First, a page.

This show won't stop climate change but it might start a conversation. Artists have traditionally challenged views and increased awareness about subjects close to their hearts. This exhibition uses photography, video and new media to ask its viewers where do we fit into the conversation of climate change? On view from September 14 to December 4, The Edge of the Earth:Climate Change in Photography and Video questions traditional views of Landscape and Environment. Humans have entered into the Era of Anthropocene, dominating the planet in its uppermost layers and outermost edges. Guest curated by Montreal-based art historian Dr. Benedicte Ramade, this indepth exhibiton fosters a reconsideration of climate change, envisioning the present crises and future consequesnces of humanity's harsh imprint on our planet.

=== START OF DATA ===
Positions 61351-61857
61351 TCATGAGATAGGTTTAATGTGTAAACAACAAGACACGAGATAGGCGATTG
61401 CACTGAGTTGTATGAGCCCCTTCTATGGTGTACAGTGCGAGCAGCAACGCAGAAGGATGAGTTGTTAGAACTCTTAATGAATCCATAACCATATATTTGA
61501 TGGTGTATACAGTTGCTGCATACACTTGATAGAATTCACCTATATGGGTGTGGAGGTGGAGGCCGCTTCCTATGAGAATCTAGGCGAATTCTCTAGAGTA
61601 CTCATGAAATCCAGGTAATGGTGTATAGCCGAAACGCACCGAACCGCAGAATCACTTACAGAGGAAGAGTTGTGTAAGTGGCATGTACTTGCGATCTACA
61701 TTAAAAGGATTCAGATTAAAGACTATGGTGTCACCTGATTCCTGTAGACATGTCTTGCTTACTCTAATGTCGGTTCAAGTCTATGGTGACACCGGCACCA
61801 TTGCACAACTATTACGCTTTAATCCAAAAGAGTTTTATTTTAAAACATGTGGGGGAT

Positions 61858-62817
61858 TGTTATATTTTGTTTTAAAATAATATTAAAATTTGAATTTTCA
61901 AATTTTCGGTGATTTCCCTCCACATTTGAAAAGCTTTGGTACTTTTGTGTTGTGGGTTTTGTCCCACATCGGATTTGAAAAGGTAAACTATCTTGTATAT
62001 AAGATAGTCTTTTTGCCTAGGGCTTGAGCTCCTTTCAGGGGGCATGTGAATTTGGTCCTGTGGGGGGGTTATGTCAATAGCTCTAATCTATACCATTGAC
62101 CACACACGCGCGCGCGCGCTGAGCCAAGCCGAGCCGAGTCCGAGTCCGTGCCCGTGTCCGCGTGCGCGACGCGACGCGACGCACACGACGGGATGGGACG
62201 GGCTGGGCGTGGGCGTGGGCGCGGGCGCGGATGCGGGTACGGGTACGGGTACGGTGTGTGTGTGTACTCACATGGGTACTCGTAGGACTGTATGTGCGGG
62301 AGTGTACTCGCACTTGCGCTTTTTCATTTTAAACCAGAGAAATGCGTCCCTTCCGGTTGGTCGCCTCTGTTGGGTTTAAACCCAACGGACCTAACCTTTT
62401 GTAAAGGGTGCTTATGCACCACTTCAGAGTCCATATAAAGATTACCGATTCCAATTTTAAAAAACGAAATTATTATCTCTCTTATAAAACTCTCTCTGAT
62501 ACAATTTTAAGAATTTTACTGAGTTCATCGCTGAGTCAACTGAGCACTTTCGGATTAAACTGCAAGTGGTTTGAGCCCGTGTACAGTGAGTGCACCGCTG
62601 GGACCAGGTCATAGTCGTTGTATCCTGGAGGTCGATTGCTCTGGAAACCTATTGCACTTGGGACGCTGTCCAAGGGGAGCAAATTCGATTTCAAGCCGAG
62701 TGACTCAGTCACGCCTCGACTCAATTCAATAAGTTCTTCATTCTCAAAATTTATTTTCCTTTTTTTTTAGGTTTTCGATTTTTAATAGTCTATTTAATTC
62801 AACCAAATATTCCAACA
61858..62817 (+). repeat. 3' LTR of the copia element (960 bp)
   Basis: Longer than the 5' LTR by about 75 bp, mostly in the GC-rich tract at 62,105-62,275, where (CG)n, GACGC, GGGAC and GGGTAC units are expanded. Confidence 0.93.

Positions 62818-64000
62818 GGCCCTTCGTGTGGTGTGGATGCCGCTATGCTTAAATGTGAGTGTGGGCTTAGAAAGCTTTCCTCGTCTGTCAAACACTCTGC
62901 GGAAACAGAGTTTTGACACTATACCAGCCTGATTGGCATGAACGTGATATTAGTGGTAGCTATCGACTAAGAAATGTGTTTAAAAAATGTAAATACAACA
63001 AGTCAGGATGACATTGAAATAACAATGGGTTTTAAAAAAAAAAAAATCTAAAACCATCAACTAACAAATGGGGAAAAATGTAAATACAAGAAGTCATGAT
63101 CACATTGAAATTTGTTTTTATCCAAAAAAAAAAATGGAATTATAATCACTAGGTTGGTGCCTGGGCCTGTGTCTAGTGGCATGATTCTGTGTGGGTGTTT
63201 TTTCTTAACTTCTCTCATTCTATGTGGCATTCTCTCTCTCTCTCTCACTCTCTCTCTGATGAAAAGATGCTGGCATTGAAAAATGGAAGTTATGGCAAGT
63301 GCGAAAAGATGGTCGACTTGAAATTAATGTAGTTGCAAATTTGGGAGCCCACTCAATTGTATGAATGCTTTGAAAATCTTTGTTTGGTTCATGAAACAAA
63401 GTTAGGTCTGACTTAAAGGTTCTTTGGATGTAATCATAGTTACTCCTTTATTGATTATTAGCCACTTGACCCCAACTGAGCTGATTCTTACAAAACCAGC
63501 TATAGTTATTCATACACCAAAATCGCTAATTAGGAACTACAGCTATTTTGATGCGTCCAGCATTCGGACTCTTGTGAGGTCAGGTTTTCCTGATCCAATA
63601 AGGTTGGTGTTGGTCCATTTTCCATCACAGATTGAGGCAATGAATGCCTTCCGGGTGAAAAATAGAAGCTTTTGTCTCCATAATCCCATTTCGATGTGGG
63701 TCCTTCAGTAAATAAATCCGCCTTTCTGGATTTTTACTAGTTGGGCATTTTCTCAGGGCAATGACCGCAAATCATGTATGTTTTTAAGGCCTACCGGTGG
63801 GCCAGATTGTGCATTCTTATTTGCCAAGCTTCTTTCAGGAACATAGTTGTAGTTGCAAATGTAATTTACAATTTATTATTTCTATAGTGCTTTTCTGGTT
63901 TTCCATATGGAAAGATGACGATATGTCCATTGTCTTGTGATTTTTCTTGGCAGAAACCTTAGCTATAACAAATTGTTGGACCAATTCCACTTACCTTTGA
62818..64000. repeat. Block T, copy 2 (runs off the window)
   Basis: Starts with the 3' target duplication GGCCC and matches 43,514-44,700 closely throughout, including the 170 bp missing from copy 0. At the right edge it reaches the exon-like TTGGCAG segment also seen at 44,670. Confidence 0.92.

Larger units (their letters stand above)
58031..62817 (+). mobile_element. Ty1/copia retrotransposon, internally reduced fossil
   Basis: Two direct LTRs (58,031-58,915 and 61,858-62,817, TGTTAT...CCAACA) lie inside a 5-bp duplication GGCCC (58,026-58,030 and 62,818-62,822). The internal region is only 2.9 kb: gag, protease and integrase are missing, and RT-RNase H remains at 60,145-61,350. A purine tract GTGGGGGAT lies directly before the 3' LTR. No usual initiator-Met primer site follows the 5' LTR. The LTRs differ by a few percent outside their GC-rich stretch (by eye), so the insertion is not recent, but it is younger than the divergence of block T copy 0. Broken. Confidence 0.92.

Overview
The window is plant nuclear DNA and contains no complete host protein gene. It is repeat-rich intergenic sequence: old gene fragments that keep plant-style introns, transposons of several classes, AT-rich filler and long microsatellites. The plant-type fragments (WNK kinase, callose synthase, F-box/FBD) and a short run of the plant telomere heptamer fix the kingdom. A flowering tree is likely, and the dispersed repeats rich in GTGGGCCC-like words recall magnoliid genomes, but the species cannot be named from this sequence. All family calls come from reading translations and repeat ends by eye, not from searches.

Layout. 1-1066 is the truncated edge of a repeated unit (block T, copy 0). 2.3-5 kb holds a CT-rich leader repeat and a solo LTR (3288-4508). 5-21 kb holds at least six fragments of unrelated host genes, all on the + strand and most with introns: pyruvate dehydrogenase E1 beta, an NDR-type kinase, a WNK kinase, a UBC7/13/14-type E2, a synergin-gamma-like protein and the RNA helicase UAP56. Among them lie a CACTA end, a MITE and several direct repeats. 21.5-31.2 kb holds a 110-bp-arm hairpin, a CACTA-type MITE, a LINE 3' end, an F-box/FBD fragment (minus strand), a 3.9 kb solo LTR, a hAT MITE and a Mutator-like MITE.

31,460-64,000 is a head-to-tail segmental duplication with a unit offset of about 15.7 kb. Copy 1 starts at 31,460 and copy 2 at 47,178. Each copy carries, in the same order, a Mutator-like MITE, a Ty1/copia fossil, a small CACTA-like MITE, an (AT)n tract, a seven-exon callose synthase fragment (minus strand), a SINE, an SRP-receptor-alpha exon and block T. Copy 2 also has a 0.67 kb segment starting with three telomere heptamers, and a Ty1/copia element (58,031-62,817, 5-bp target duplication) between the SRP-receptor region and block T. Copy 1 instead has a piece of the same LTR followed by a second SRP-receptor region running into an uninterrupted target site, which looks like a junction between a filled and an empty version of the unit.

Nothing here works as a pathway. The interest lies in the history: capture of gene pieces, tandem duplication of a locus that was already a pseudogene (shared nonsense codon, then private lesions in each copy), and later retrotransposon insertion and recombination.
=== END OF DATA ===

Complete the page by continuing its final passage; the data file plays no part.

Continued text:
'The Edge of the Earth' features over 20 contemporary artists from around the world, including Amy Balkin, Raymond Boisjoyly, Edward Burtynsky, Peter Goin, Naoya hatakeyama, Isabelle Hayeur, Mishka Henner, Chris Jordan, Richard Misrach, Evariste Richer, Joel Sternfeld and Sharon Stewart. Photographs from Ryerson Image Centre famed Black Star Collection will also be on view, providing historical context alongside these artistic reflections. This environmental photojournalism serves as a totem of a neglected prophecy, forewarning a slowly unfolding disaster.